Krzysztof Candrowicz, director of Fotofestiwal in Lodz, Poland:
My greatest challenge is to create the conditions for art to represent the state of humanity nowadays, as well as making it available to various kinds of people – not exclusive – and at the same time opening people up by raising fundamental questions. It’s not always happening today – art in general as well as photography have become often very over-intellectualized and conceptualized to the level of autotelic language. I believe that Joseph Beuys was right – everyone is an artist. So the role of a curator is to select and show an essence.
Mindaugas Kavaliauskas, director of Kaunas Photo festival, Lithuania:
The challenges are numerous. First, since the Kaunas Photo festival is thematic, it must be reinvented every year, including new venues and artists’ works. My personal curator’s challenge is to keep the balance of a program of artists that are new to our audience and those whose work I appreciate a lot, but whose other works have already been shown in Kaunas. Fundraising is a challenge, as usual. This is universal for all art managers, but in our case, I need to work on the implementation of our autumnal program and for the fundraising of the following year simultaneously. Generally, I set goals – curatorial, organizational and others – and just follow them with the help of my small team, not thinking they are “challenges”.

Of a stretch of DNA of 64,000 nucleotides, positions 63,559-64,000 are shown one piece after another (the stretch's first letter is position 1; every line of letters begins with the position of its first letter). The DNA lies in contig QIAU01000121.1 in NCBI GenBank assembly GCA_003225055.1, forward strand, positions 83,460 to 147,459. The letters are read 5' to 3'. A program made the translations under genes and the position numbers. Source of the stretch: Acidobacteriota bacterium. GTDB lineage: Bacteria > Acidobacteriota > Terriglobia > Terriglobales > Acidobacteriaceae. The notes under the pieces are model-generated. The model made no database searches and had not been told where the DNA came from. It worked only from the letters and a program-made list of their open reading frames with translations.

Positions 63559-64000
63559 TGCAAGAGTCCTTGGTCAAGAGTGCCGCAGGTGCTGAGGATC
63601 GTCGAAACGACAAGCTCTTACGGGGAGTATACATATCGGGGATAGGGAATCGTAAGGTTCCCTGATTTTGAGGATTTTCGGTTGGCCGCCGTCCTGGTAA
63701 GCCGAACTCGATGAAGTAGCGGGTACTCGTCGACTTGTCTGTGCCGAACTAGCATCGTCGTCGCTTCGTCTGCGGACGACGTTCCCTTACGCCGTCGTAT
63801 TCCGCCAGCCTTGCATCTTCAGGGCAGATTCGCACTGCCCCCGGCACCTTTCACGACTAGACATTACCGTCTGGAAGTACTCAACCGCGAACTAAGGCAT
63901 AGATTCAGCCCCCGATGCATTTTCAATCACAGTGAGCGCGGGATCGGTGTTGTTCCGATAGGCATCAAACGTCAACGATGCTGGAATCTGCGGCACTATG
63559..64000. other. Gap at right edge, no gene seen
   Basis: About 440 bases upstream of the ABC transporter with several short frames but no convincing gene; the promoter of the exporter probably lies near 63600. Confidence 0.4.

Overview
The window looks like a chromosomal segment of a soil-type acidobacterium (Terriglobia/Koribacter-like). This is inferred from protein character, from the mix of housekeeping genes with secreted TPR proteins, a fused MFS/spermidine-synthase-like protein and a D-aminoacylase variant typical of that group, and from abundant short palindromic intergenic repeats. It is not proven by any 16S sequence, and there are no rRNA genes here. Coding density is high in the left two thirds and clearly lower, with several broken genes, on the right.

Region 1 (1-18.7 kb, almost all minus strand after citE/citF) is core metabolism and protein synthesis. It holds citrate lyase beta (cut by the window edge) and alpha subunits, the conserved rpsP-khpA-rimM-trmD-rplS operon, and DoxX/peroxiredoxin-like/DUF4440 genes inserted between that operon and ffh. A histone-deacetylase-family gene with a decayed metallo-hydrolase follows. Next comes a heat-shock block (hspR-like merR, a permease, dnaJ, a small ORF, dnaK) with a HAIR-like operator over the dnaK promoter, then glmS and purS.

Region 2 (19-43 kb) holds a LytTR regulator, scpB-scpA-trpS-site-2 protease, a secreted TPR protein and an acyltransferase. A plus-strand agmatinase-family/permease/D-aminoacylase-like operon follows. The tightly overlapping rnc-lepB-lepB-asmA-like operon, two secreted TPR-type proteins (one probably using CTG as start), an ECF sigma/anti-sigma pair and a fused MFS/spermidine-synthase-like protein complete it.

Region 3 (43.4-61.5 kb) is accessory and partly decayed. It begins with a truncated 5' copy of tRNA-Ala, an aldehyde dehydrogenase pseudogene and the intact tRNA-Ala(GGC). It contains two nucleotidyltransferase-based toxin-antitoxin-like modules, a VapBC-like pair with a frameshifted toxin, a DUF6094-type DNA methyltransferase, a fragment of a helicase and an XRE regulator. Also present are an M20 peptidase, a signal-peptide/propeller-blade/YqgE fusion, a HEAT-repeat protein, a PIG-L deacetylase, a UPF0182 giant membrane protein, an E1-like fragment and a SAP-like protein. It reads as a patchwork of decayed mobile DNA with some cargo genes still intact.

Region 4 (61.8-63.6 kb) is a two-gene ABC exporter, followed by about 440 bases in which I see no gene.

Maira Dudareva, director of the Latvian Museum of Photography, Latvia:
On a broader scale, the greatest challenge has always been to make our ideas happen, finding a balance with our bureaucratic and financial capabilities. Unfortunately, the system sometimes clips our wings. In the perspective of the next few years, our current challenge is creating a new permanent exhibition for our new space on Mārstaļu Street in Riga.
Marina Paulenka, director of Organ Vida festival, Croatia: